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Montana Field Guide

Montana Field Guides

Cylindrical Vertigo - Vertigo binneyana

Native Species

Global Rank: G4
State Rank: SNR

Agency Status

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General Description
A small shell, about 1.1 mm diameter and 2.1 mm in height, subcylindrical (pupiform) and tapering, weak and irregular axial striae, about 5 whorls. Shell coloration is translucent reddish-brown and glossy. Aperture subovate, with six teeth (denticles: parietal, columellar, lower palatal, upper palatal, angular, infrapalatal), a moderate palatal callus, a weakly indented sinulus, a crest behind the lip. The original description was based on specimens collected about 1890 at Helena (Hendricks 2012, Burke 2013).

Diagnostic Characteristics
Combination of size (height < 3.0 mm) and shape, presence of teeth in a subovate aperture, 4-5 whorls, and an indentation in palatal lip distinguish Vertigo from similar appearing shells. Combination of weak or absent sinulus, moderately developed palatal callus, shell height < 2.2 mm (2.1 mm for this species), and aperture with 6 teeth differentiate this from the similar V. gouldii.

Species Range
Montana Range


Range Comments
North America scattered across Alberta, Manitoba, New Mexico and Montana. In Montana, six records east of the Continental Divide from five counties: Dawson (1), Gallatin (1), Lewis and Clark (1), Wheatland (2), Wibaux (1). Elevation range is 640 to 1890 m (2100 to 6200 ft). Range and abundance in Montana are poorly defined, and no contemporary records exist; current status needs investigation. May be relatively common at some locations; 88 (7 live, 81 shells) were reported at the Wheatland County site (Hendricks 2012).

Observations in Montana Natural Heritage Program Database
Number of Observations: 7

(Click on the following maps and charts to see full sized version) Map Help and Descriptions
Relative Density



(Observations spanning multiple months or years are excluded from time charts)

Moist sites with a canopy of plains cottonwood; found under woody debris, rocks, and in leaf litter. Alberta records are from sites with forest canopy including Engelmann spruce, lodgepole pine, Douglas-fir and aspen. Habitat in Montana poorly described (Hendricks 2012).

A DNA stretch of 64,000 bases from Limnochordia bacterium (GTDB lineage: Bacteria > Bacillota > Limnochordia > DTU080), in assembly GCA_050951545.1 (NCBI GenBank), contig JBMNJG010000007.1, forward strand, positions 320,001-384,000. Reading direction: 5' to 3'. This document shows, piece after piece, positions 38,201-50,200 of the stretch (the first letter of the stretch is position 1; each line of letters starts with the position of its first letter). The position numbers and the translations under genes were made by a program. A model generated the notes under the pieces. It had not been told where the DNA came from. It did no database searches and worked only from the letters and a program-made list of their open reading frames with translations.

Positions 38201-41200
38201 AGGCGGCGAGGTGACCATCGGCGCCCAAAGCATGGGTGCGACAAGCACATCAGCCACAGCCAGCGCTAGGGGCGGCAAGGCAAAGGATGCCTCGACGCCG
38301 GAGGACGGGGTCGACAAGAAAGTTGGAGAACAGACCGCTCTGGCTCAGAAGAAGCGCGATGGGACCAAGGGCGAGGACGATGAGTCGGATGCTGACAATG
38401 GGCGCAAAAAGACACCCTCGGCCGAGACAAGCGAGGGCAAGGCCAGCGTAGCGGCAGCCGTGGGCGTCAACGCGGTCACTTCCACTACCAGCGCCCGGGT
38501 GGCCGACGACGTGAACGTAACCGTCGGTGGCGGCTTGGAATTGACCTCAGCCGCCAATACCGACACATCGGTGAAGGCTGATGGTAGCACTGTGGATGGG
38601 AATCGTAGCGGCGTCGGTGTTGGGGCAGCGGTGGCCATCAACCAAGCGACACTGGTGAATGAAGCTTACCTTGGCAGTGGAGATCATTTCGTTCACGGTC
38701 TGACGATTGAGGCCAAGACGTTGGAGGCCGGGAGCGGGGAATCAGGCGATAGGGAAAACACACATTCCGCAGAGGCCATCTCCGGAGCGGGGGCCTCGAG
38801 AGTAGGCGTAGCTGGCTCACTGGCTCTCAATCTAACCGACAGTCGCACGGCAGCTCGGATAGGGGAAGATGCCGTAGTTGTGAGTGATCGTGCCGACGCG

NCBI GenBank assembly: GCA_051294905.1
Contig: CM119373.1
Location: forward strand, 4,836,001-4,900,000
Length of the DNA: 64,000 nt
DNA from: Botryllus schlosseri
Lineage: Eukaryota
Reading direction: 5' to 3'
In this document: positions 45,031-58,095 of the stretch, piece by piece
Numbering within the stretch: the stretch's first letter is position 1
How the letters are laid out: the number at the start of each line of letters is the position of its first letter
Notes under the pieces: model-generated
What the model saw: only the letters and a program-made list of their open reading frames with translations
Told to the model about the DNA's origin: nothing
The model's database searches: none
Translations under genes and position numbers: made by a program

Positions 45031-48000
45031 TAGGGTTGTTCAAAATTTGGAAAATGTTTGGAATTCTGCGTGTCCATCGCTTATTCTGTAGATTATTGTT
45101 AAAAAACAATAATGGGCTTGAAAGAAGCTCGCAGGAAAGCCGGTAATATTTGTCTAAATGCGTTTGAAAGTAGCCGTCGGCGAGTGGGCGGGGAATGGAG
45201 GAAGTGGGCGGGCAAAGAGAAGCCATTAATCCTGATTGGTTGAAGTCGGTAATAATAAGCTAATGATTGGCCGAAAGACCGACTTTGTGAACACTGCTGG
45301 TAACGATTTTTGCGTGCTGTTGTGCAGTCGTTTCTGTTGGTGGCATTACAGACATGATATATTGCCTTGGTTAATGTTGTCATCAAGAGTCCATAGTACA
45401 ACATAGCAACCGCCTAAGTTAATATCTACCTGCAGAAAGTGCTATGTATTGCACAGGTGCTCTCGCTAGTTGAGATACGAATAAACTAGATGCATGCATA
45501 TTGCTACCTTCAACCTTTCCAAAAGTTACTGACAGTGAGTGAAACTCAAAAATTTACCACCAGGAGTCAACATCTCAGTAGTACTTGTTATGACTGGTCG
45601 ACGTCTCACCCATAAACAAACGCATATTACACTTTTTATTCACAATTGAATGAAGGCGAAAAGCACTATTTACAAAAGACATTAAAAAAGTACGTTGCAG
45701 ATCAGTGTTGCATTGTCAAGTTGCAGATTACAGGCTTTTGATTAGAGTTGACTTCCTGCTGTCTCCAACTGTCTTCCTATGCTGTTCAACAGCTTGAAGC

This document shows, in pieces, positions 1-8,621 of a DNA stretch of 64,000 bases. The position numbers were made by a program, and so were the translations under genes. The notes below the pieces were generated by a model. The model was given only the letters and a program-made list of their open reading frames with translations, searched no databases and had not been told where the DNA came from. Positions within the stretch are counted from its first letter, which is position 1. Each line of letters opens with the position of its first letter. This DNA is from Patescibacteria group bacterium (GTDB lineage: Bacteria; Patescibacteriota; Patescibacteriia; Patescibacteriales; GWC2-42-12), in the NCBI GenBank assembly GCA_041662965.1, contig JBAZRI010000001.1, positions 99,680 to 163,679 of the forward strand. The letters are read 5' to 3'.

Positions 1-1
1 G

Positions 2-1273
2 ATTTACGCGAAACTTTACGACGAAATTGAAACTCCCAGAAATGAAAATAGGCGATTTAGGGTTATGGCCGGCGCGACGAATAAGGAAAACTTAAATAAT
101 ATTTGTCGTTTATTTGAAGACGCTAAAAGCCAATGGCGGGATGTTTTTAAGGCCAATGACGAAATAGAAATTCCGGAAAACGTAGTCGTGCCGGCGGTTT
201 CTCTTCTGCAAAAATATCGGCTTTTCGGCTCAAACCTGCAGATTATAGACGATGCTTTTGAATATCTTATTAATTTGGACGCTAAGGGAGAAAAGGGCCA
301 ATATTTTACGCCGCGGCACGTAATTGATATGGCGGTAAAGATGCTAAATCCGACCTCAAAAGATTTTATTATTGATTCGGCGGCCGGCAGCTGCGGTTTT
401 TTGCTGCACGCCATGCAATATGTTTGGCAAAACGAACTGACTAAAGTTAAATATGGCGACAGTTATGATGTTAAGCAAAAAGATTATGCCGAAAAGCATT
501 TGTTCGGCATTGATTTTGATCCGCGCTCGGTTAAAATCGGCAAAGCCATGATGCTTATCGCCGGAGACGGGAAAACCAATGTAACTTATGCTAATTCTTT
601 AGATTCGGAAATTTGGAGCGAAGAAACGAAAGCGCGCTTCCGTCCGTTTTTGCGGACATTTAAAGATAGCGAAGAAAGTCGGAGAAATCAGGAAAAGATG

• Literature Cited AboveLegend:   View Online Publication
    • Burke, T. E. 2013. Land snails and slugs of the Pacific Northwest. Corvallis, OR: Oregon State University Press. 344 p.
    • Hendricks, P. 2012. A Guide to the Land Snails and Slugs of Montana. A report to the U.S. Forest Service - Region 1. Montana Natural Heritage Program, Helena, MT. vii + 187 pp. plus appendices.
  • Additional ReferencesLegend:   View Online Publication
    Do you know of a citation we're missing?
    • Berry, S.S. 1913. A list of Mollusca from the Mussellshell Valley, Montana. Nautilus 26:130-131.
    • Berry, S.S. 1916. Notes of Mollusca of central Montana. Nautilus 29:124-128.
    • Forsyth, R.G. 2004. Land snails of British Columbia. Royal British Columbia Museum: Victoria, British Columbia, Canada. 188 pp.
    • Harris, S.A. 1978. Vertical zonation of land snails in the Iraqi slopes of the Persian Mountains and in the Rocky Mountains of Alberta, Canada. Arctic and Alpine Research 10:457-463.
    • Henderson, J. 1924. Mollusca of Colorado, Utah, Montana, Idaho, and Wyoming. University of Colorado Studies 13(2):65-223.
    • Pilsbry, H.A. 1948. Land Mollusca of North America (north of Mexico), Volume II Part 2. The Academy of Natural Sciences of Philadelphia Monograph Number 2(2): 521-1113.
    • Squyer, H. 1894. List of shells from the vicinity of Mingusville, Montana. The Nautilus 8:63-65.
    • Sterki, V. 1890a. On new forms of Vertigo. Proceedings of the Academy of Natural Sciences of Philadelphia 42:31-35.
    • Sterki, V. 1890b. On Some Northern Pupidae, with Descriptions of New Species. The Nautilus 3:123-126.
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Citation for data on this website:
Cylindrical Vertigo — Vertigo binneyana.  Montana Field Guide.  .  Retrieved on , from